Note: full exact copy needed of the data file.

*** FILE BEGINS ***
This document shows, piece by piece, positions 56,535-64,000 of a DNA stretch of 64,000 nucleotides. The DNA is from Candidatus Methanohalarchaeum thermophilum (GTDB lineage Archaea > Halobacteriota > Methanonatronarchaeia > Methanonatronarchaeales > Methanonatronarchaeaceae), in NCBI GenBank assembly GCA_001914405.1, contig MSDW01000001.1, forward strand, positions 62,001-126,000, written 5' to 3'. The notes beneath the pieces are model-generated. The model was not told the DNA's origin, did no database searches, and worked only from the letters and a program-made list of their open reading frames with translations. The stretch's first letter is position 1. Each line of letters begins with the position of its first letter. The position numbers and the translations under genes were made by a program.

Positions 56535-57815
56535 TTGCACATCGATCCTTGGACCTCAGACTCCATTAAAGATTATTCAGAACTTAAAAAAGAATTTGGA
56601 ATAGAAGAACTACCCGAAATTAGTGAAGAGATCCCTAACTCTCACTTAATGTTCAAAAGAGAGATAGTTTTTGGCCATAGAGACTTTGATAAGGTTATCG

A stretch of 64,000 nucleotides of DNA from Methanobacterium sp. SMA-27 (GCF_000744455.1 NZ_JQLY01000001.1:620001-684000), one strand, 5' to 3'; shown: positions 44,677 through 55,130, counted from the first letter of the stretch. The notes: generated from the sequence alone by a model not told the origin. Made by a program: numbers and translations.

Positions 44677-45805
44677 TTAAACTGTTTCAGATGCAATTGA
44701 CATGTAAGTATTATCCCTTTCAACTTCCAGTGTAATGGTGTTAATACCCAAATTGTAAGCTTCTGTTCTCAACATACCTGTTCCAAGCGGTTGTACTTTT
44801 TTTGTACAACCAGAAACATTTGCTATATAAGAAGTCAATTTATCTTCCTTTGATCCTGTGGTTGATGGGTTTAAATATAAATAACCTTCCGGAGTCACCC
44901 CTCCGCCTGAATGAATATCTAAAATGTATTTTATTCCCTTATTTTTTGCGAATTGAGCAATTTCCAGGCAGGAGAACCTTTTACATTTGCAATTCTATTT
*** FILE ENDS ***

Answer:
This document shows, piece by piece, positions 56,535-64,000 of a DNA stretch of 64,000 nucleotides. The DNA is from Candidatus Methanohalarchaeum thermophilum (GTDB lineage Archaea > Halobacteriota > Methanonatronarchaeia > Methanonatronarchaeales > Methanonatronarchaeaceae), in NCBI GenBank assembly GCA_001914405.1, contig MSDW01000001.1, forward strand, positions 62,001-126,000, written 5' to 3'. The notes beneath the pieces are model-generated. The model was not told the DNA's origin, did no database searches, and worked only from the letters and a program-made list of their open reading frames with translations. The stretch's first letter is position 1. Each line of letters begins with the position of its first letter. The position numbers and the translations under genes were made by a program.

Positions 56535-57815
56535 TTGCACATCGATCCTTGGACCTCAGACTCCATTAAAGATTATTCAGAACTTAAAAAAGAATTTGGA
56601 ATAGAAGAACTACCCGAAATTAGTGAAGAGATCCCTAACTCTCACTTAATGTTCAAAAGAGAGATAGTTTTTGGCCATAGAGACTTTGATAAGGTTATCG

A stretch of 64,000 nucleotides of DNA from Methanobacterium sp. SMA-27 (GCF_000744455.1 NZ_JQLY01000001.1:620001-684000), one strand, 5' to 3'; shown: positions 44,677 through 55,130, counted from the first letter of the stretch. The notes: generated from the sequence alone by a model not told the origin. Made by a program: numbers and translations.

Positions 44677-45805
44677 TTAAACTGTTTCAGATGCAATTGA
44701 CATGTAAGTATTATCCCTTTCAACTTCCAGTGTAATGGTGTTAATACCCAAATTGTAAGCTTCTGTTCTCAACATACCTGTTCCAAGCGGTTGTACTTTT
44801 TTTGTACAACCAGAAACATTTGCTATATAAGAAGTCAATTTATCTTCCTTTGATCCTGTGGTTGATGGGTTTAAATATAAATAACCTTCCGGAGTCACCC
44901 CTCCGCCTGAATGAATATCTAAAATGTATTTTATTCCCTTATTTTTTGCGAATTGAGCAATTTCCAGGCAGGAGAACCTTTTACATTTGCAATTCTATTT